Photo: Ralph Alswang
"Suppose they're all wrong." Sen. John Kerry, a co-sponsor of the climate bill that will hit the Senate this week, was talking about Al Gore, Jim Hanson, and other climate change worriers at a discussion last Monday, "and we get going at [addressing carbon emissions]?" His response was almost Friedman-esque (see yesterday's column) -- but thankfully without the PR sloganeering:
What's the worst that will happen? We'll be in the game in the global economy, we'll create jobs in America, we won't send 400 billion dollars to another country. The worst that could happen is that kids won't be going to hospitals in the summer. A healthier nation. We'll be leading world with respect to technologies that reduce disease and reduce poverty. The worst that could happen is that the security of the US is better...
Within the next two weeks we'll put it on the table, and put that out there. We'll have one of the most important debates this country has ever had. We'll get this country moving in the right direction.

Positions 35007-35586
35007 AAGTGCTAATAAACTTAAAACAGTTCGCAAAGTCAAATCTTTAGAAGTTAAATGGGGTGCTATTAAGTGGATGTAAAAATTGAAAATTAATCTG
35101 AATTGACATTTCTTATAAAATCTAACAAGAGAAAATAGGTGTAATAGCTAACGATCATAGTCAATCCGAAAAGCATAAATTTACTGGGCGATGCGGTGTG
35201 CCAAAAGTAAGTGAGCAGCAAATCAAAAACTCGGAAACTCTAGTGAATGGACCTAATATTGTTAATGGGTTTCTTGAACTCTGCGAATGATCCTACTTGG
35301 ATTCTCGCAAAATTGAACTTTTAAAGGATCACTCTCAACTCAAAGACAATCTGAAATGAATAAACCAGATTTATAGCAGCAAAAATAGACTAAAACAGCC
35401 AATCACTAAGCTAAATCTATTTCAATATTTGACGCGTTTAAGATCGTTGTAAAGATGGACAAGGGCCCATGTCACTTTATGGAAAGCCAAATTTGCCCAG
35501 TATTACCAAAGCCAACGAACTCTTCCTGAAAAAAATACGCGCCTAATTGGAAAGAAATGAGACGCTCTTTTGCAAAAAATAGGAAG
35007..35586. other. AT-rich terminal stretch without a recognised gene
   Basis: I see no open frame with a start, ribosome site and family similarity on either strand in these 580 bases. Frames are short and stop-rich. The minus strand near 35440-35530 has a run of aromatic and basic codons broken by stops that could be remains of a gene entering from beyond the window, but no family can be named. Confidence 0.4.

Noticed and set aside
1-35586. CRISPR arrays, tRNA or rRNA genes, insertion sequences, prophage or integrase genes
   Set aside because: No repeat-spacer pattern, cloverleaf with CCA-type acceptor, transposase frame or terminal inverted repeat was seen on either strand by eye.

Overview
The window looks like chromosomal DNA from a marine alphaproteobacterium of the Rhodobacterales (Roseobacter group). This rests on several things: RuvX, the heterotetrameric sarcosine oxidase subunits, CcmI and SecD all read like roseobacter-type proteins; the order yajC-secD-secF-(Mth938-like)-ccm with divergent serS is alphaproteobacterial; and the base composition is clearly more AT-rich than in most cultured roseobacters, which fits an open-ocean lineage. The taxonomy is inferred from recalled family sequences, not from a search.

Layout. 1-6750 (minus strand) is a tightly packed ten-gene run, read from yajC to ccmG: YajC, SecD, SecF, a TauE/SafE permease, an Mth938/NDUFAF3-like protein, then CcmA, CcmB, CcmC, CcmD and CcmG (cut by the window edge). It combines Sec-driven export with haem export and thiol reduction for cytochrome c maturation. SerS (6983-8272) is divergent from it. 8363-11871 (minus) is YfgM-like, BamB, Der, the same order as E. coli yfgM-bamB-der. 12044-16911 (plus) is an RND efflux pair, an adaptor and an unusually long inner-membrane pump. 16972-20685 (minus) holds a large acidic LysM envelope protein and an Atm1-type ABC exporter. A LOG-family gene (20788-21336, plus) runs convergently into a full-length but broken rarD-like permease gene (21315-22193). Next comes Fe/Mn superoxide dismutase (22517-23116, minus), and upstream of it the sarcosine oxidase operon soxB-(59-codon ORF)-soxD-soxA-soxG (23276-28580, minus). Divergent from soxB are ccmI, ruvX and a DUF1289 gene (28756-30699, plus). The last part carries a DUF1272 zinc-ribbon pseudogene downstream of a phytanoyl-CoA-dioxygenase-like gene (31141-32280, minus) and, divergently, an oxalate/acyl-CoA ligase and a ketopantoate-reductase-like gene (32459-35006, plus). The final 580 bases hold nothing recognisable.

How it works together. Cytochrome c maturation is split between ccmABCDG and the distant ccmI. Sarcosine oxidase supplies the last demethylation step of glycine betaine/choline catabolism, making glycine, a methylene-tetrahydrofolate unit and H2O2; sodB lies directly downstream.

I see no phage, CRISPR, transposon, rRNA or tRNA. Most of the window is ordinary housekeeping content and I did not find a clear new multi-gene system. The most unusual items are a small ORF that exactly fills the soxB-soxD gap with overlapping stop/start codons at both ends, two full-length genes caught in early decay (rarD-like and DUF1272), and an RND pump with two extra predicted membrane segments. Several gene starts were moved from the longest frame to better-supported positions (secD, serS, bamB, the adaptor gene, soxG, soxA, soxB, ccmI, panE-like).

The Chinese president's announcement last week that the country will cap its emissions intensity may not be enough to placate U.S. lawmakers who are considering a cap in the U.S. But Senator John Kerry sees China's commitment to develop its renewable energy industry as reason enough for the U.S. to go farther.
"China is determined to lead in this effort," said Kerry about China's clean tech sector a discussion yesterday in New York.
Referencing another recent Tom Friedman column about the U.S.'s lag in energy technology ("Have a Nice Day") Kerry described China's lead:
They're the number one electric car producer in the world. They have the lead in solar thermal, they're the second in solar PV. Which is fine as long as we're in the game. And other people are in the game. But we're not.
To be fair, the United States has witnessed a domestic launch of a number of promising renewable energy projects. And the country still remains a hotbed for innovation. But Kerry's point is well-taken, and recently echoed by energy secretary Steven Chu: we're falling behind.
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